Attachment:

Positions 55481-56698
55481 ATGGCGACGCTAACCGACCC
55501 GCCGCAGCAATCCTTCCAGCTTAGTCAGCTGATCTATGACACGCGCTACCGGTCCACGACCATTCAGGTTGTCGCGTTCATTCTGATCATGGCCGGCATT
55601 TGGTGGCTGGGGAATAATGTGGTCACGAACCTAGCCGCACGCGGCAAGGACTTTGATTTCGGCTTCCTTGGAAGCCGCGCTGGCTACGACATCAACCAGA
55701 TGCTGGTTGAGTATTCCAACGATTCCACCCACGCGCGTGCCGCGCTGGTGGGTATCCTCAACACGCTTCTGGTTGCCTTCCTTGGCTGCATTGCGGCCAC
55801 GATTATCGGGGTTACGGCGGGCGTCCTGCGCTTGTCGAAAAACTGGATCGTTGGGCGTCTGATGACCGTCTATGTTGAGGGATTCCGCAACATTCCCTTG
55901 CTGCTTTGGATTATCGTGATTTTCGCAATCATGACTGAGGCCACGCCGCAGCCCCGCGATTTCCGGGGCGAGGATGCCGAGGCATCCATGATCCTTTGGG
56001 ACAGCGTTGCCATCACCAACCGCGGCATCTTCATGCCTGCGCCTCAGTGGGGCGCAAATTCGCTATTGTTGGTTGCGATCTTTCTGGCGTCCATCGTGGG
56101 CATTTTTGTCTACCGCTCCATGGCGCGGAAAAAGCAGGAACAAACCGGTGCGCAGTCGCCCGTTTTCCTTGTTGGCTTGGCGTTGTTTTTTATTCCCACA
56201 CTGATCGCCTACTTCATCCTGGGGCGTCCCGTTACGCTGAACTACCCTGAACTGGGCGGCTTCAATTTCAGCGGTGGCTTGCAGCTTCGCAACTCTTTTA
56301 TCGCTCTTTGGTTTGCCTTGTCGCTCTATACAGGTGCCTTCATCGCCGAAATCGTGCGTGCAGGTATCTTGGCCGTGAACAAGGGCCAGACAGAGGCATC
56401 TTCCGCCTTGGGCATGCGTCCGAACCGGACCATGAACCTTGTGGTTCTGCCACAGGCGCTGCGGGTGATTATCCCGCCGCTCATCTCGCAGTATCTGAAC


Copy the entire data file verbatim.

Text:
Positions 55481-56698
55481 ATGGCGACGCTAACCGACCC
55501 GCCGCAGCAATCCTTCCAGCTTAGTCAGCTGATCTATGACACGCGCTACCGGTCCACGACCATTCAGGTTGTCGCGTTCATTCTGATCATGGCCGGCATT
55601 TGGTGGCTGGGGAATAATGTGGTCACGAACCTAGCCGCACGCGGCAAGGACTTTGATTTCGGCTTCCTTGGAAGCCGCGCTGGCTACGACATCAACCAGA
55701 TGCTGGTTGAGTATTCCAACGATTCCACCCACGCGCGTGCCGCGCTGGTGGGTATCCTCAACACGCTTCTGGTTGCCTTCCTTGGCTGCATTGCGGCCAC
55801 GATTATCGGGGTTACGGCGGGCGTCCTGCGCTTGTCGAAAAACTGGATCGTTGGGCGTCTGATGACCGTCTATGTTGAGGGATTCCGCAACATTCCCTTG
55901 CTGCTTTGGATTATCGTGATTTTCGCAATCATGACTGAGGCCACGCCGCAGCCCCGCGATTTCCGGGGCGAGGATGCCGAGGCATCCATGATCCTTTGGG
56001 ACAGCGTTGCCATCACCAACCGCGGCATCTTCATGCCTGCGCCTCAGTGGGGCGCAAATTCGCTATTGTTGGTTGCGATCTTTCTGGCGTCCATCGTGGG
56101 CATTTTTGTCTACCGCTCCATGGCGCGGAAAAAGCAGGAACAAACCGGTGCGCAGTCGCCCGTTTTCCTTGTTGGCTTGGCGTTGTTTTTTATTCCCACA
56201 CTGATCGCCTACTTCATCCTGGGGCGTCCCGTTACGCTGAACTACCCTGAACTGGGCGGCTTCAATTTCAGCGGTGGCTTGCAGCTTCGCAACTCTTTTA
56301 TCGCTCTTTGGTTTGCCTTGTCGCTCTATACAGGTGCCTTCATCGCCGAAATCGTGCGTGCAGGTATCTTGGCCGTGAACAAGGGCCAGACAGAGGCATC
56401 TTCCGCCTTGGGCATGCGTCCGAACCGGACCATGAACCTTGTGGTTCTGCCACAGGCGCTGCGGGTGATTATCCCGCCGCTCATCTCGCAGTATCTGAAC